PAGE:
So I once heard in a meeting that the first step to recovery is admitting you have a problem. I have many a problem, but my biggest one of all is (drum roll, puh-lease): Starting 5,000 projects. And finishing one.
I blame it on my begats disease. As in, one idea births, or, begats another. For example, my students are currently learning about how the first hot air balloon flew over Paris. Which begat the (unfinished) Hot Air Balloon Applique Dress. But there were a few hiccups in that project, so my frustration begatted (?) another Halloween dress. Which begat-a-micated a third Halloween dress. This one with a skull fabric. And then I saw these amazing skull flower pots on pinterest which lead to the begatimacation of some Day of the Dead painting.
And when all of that became too overwhelming, I decided to feed my other addiction: online shopping. At which point I stumbled upon the above dress at Anthropologie.com. In the sale section of course. What a dream dress for an art teacher, right? But for $129 (and that's the sale price, people!) I declaired: "I can make that!" and another idea was begat's'ed.
|Oh sad, rumbled Target dress. I thrifted you for a mere $7.99 but your boringness put you at the back of my closet.|
What's that? You wanna make a Anthro-knock-off? Lemme tell you, it is so stinkin' easy. Here's what you need:
- demin-ish dress. Or really any dress that's drab and just sitting around in your closet unworn
- fabric paint. I picked up Tulip Soft Fabric Paint in Matte Sunshine Yellow, Marine Blue, Turquoise, Chocolate, Linen Matte and Azalea at Joann's. By the way, never go in there without coupons: they have a mailing list (get on it), feature them in the Sunday papers, they take all competitors coupons and they offer 15% teacher discounts.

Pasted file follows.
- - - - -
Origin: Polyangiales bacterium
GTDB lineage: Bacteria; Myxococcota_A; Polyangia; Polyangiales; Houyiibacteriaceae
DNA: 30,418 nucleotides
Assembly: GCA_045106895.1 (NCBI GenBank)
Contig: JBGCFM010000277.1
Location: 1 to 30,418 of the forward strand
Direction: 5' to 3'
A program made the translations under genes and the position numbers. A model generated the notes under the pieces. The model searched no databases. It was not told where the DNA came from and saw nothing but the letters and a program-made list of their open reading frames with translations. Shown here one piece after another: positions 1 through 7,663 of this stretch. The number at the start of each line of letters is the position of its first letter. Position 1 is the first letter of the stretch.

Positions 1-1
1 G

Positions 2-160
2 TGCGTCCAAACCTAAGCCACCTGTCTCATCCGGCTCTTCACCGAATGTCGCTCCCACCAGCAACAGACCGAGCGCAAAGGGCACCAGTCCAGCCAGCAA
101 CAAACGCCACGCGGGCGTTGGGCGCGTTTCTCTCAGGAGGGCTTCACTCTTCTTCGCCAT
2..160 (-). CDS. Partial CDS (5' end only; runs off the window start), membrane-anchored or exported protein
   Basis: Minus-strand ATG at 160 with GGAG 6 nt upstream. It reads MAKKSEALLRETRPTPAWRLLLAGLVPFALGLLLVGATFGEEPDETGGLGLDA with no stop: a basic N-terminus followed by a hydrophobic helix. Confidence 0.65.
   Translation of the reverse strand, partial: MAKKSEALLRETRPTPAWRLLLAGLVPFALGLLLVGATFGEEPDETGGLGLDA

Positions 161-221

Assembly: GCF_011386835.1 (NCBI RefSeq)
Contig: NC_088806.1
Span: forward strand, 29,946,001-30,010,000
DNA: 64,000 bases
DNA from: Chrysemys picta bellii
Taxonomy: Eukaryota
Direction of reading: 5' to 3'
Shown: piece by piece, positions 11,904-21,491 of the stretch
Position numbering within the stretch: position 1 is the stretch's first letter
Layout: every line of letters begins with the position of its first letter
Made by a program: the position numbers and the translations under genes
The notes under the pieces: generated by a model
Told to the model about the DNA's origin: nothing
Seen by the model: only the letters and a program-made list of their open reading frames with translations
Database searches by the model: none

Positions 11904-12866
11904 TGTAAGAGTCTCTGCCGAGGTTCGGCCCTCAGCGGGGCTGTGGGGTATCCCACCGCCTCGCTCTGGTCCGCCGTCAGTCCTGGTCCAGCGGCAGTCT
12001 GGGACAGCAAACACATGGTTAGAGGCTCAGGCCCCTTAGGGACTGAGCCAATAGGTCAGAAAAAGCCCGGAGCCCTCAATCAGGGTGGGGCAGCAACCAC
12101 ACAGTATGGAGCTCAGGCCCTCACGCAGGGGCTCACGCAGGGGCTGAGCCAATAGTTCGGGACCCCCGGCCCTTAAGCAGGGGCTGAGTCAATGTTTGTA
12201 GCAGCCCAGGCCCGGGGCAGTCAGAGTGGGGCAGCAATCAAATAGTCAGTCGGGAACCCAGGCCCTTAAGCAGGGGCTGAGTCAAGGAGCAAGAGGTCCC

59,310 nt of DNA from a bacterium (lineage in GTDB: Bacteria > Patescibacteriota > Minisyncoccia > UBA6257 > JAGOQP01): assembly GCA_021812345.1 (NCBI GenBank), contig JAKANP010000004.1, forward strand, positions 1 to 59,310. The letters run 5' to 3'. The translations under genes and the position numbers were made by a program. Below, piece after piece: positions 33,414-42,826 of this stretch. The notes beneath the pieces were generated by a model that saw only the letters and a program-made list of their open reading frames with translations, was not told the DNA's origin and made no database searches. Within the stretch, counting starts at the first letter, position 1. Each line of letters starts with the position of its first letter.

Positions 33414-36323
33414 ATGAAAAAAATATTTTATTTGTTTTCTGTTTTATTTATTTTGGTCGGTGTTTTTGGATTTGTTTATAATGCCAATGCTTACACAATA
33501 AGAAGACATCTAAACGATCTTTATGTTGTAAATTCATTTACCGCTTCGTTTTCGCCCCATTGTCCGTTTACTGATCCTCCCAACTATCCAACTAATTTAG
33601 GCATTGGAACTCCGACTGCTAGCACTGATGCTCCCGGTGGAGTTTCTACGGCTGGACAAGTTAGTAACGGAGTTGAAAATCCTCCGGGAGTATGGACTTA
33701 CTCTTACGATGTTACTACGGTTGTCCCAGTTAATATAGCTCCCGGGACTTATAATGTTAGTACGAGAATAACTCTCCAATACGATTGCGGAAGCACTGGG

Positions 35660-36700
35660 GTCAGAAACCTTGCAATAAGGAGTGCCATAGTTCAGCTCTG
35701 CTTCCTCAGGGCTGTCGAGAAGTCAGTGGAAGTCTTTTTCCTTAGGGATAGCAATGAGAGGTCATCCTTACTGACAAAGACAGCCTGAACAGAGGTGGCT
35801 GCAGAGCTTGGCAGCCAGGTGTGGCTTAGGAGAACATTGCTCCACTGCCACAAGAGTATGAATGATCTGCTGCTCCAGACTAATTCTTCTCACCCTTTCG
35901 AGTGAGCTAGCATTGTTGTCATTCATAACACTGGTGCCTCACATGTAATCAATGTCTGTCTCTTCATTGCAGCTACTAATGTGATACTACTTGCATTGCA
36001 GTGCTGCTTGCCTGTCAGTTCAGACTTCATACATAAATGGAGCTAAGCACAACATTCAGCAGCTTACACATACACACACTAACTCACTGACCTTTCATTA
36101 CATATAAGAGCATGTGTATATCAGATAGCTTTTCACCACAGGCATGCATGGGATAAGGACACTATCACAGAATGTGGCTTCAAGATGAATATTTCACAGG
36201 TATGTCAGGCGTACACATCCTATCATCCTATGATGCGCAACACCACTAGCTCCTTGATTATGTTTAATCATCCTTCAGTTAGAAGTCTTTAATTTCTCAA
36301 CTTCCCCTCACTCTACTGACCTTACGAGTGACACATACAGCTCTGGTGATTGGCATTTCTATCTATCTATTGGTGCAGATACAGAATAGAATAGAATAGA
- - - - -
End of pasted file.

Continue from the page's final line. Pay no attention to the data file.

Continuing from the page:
- paint brushes. Duh.
Now you might recall that this isn't the first time I've tried my hand at replicating Anthro looks. I made a copy of another too-expensive sale dress and a pair of sandals. So much of their clothing has a DIY look about it that it's easy to mimic.
Now I have to tell you, I am not an abstract painter. In fact, not long ago, I took a class on painting abstractly and the instructor laughed at my work. Laughed, I tell you! So I was a little nervous painting on this dress. I attempted to copy the Anthro dress at first...but that was...boring. After I started loosening up, I thought of my amazing kindergarten abstracts and realized: if they can do it, so can I!
I really enjoyed painting with the Tulip fabric paint. It worked just like acrylic. In some cases, I had to brush on two coats but that seemed to add to the dry-brush-stroke look. I used the brightest of colors like yellow and turquoise, for accents.
|And then I went all crazy town and splatter painted my shoes. This is, of course, what the students liked best. I used the same fabric paint just diluted a pinch to make it more splatter-able. You can see more DIY shoe madness here , here, and here.|
The fabric paint is dry within four hours. After 72 hours, it can be washed. But I was too excited to wait that long. I spent two evenings painting it (I had to allow paint to dry before painting other areas. That slowed me down a bit). Just enough time away from the other 4,999 projects I've yet to finish.
|Today a kindergartener said to me, "Mrs. Stephens, your legs are purple!" To which I replied, "That's what happens when you eat too many grapes." Looking at me in horror and taking a step back she whispered, "...really?"|
I gotta tell you, painting this dress was a lot of fun. I hope you'll be inspired to do the same! And save yourself $129 while you are at it. Thanks for dropping by!